Buried in discouraging unemployment numbers recently released was proof that a straightforward way to end unemployment (and not just reduce it) actually exists.
The private sector of the economy created 83,000 additional jobs in June, but total employment fell because 225,000 temporary census workers were let go.
The census workers had real jobs and these were additional jobs that reduced unemployment. They demonstrate that there are two possible ways to reduce unemployment, not just one.
The government has been trying to reduce unemployment by “stimulating” the economy so that private employers would become willing and able to put more people to work. But it is unclear how well this strategy has worked.
The alternative is for government itself to hire the unemployed and put them to doing useful things. This is what the Census Bureau did, and back during the Great Depression this is what the WPA and other government programs did. In
President Franklin D. Roosevelt felt that it was better to pay people to do something than to pay them to do nothing. They could be doing something constructive, and there was more dignity in working than in just receiving a dole.
There is plenty of work that needs doing. It would seem, therefore, that we shouldn’t be repeatedly extending eligibility for unemployment compensation payments. Instead, the government should offer to hire everyone who is willing and able to work but cannot find another job and pay them the federal minimum wage of $7.25 per hour for 40 hours a week.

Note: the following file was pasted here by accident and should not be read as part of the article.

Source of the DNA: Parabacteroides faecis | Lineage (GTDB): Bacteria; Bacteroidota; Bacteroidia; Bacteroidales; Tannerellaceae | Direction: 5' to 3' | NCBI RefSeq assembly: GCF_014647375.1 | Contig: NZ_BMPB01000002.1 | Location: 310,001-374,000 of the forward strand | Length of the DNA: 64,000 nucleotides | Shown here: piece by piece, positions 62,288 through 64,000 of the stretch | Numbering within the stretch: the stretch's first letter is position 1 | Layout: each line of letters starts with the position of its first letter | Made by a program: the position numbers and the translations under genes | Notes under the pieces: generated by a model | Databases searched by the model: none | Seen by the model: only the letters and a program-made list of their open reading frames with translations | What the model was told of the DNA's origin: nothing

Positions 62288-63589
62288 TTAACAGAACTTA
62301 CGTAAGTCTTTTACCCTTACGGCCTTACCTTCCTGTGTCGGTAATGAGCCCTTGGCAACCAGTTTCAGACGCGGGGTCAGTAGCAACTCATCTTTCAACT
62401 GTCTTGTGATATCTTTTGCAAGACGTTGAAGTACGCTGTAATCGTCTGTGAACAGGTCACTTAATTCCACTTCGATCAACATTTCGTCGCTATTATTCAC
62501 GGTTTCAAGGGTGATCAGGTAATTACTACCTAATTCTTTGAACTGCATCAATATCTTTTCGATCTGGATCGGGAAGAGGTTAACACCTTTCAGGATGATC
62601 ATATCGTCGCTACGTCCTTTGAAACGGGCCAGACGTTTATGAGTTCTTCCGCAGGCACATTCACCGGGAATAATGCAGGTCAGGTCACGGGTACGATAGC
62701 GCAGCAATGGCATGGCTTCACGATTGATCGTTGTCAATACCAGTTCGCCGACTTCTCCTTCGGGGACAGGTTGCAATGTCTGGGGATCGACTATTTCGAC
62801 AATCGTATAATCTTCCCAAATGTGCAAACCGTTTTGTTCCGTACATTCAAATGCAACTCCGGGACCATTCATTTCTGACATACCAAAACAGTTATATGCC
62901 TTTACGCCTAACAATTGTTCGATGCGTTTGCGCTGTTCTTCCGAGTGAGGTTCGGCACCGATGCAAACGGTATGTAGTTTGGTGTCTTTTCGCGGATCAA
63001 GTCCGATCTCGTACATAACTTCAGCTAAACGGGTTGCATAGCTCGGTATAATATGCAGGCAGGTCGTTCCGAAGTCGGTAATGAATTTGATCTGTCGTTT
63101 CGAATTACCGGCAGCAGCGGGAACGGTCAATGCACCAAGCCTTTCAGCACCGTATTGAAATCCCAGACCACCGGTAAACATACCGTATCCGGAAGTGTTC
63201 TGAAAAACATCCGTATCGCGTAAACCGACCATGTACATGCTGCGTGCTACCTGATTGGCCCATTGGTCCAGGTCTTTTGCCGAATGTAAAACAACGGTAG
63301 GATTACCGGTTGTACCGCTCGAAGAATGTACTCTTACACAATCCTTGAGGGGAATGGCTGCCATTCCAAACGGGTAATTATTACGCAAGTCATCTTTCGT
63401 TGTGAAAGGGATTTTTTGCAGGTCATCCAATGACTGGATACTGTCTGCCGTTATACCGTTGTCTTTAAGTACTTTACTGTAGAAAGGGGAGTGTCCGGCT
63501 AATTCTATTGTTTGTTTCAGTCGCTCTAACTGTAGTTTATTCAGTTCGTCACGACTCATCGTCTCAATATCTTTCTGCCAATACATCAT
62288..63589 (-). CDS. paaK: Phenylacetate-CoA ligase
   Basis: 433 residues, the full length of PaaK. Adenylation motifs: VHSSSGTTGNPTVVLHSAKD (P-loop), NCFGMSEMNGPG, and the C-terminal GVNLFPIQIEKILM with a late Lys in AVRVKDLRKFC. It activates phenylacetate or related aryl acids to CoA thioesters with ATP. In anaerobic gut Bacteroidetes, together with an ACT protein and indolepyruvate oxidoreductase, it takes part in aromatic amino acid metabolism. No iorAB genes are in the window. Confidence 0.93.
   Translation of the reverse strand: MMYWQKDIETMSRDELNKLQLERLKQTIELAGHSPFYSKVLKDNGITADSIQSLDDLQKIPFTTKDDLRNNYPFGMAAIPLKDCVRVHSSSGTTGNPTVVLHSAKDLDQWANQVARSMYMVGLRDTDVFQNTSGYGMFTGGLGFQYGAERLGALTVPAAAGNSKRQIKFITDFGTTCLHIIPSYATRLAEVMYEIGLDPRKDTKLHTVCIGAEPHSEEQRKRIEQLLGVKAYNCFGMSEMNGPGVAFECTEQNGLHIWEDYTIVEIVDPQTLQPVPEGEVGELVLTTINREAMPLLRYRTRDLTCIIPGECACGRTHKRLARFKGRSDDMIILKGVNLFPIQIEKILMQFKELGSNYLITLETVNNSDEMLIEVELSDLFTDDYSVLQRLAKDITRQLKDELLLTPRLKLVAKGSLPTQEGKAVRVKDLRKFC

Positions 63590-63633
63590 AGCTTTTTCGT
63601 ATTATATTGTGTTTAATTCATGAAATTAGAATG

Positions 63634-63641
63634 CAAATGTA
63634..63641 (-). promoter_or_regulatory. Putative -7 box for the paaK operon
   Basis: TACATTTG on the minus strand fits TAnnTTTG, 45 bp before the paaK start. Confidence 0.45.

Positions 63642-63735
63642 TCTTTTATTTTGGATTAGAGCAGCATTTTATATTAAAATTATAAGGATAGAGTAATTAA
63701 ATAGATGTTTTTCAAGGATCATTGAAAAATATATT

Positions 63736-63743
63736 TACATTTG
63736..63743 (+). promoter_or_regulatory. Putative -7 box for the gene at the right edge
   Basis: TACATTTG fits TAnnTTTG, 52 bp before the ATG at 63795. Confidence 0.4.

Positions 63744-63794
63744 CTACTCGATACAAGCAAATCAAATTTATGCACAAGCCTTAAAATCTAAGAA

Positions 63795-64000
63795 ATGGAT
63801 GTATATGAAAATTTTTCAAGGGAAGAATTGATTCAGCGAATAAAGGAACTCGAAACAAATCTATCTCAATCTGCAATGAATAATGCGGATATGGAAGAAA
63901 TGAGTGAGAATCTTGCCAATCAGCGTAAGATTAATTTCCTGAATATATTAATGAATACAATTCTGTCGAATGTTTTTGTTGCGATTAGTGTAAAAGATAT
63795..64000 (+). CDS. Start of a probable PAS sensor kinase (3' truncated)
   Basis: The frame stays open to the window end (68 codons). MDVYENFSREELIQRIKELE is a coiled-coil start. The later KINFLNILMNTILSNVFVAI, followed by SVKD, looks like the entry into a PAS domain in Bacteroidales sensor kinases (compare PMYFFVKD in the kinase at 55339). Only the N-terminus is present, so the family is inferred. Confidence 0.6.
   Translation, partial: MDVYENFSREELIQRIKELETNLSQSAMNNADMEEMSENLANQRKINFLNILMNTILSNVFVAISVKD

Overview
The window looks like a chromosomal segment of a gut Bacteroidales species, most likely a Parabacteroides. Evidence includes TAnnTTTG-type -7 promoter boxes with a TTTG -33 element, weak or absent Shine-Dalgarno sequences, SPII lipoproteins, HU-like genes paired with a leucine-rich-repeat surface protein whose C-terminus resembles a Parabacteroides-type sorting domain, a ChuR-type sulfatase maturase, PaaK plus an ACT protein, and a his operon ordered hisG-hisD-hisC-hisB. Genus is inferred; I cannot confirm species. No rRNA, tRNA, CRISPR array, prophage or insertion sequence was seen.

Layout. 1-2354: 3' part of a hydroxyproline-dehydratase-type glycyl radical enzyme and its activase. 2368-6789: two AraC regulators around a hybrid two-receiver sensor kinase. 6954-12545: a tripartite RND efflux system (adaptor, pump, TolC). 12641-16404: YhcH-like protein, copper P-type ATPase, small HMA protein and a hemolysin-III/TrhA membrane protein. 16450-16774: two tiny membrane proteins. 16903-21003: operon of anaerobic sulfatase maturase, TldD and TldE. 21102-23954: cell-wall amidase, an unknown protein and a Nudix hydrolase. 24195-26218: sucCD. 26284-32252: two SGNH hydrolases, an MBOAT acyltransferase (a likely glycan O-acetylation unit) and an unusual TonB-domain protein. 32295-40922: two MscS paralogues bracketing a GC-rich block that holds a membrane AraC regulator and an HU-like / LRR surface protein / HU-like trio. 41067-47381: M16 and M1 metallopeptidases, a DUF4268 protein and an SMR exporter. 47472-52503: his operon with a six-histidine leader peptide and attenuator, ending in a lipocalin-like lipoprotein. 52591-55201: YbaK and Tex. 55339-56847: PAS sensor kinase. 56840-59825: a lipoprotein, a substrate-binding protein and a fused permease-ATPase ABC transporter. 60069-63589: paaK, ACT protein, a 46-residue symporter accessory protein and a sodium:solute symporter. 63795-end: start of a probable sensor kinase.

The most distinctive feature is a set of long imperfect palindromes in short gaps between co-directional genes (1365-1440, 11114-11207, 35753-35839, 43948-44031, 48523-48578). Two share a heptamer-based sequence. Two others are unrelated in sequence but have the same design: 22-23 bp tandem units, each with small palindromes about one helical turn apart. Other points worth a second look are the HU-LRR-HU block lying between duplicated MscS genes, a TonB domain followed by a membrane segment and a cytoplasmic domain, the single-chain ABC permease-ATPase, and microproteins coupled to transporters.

People could receive unemployment compensation while their eligibility remains, and then take one of the new jobs, or they could forgo unemployment compensation and go directly into a job.
As soon as they can find private sector jobs that pay better, of course these people will do so. But in the meantime even minimum wage employment will be a lot better than nothing.
If all 14.6 million currently unemployed took such government jobs, and if on top of minimum wages the government paid $400 per month towards medical insurance for each employee, it would cost about $24 billion per month, or $289 billion per year, not including administrative costs.
We have certainly been paying at least this much for the current “stimulus” programs
whose results are debatable and which at best have only slightly reduced unemployment rather than eliminating it.
If we have a pool we want to fill with water, does it make more sense to turn on a faucet and fill it up, or to hire pilots to seed the clouds and try to make it rain? Cloud-seeding, like our current approach to dealing with unemployment, would be discredited “trickle down” theory with a vengeance!
Why not go with a straightforward approach whose costs and results are measurable, which has worked in the past, and which could put a total end to unemployment rather than just reducing it?
This article appeared on CommonDreams on July 6, 2010.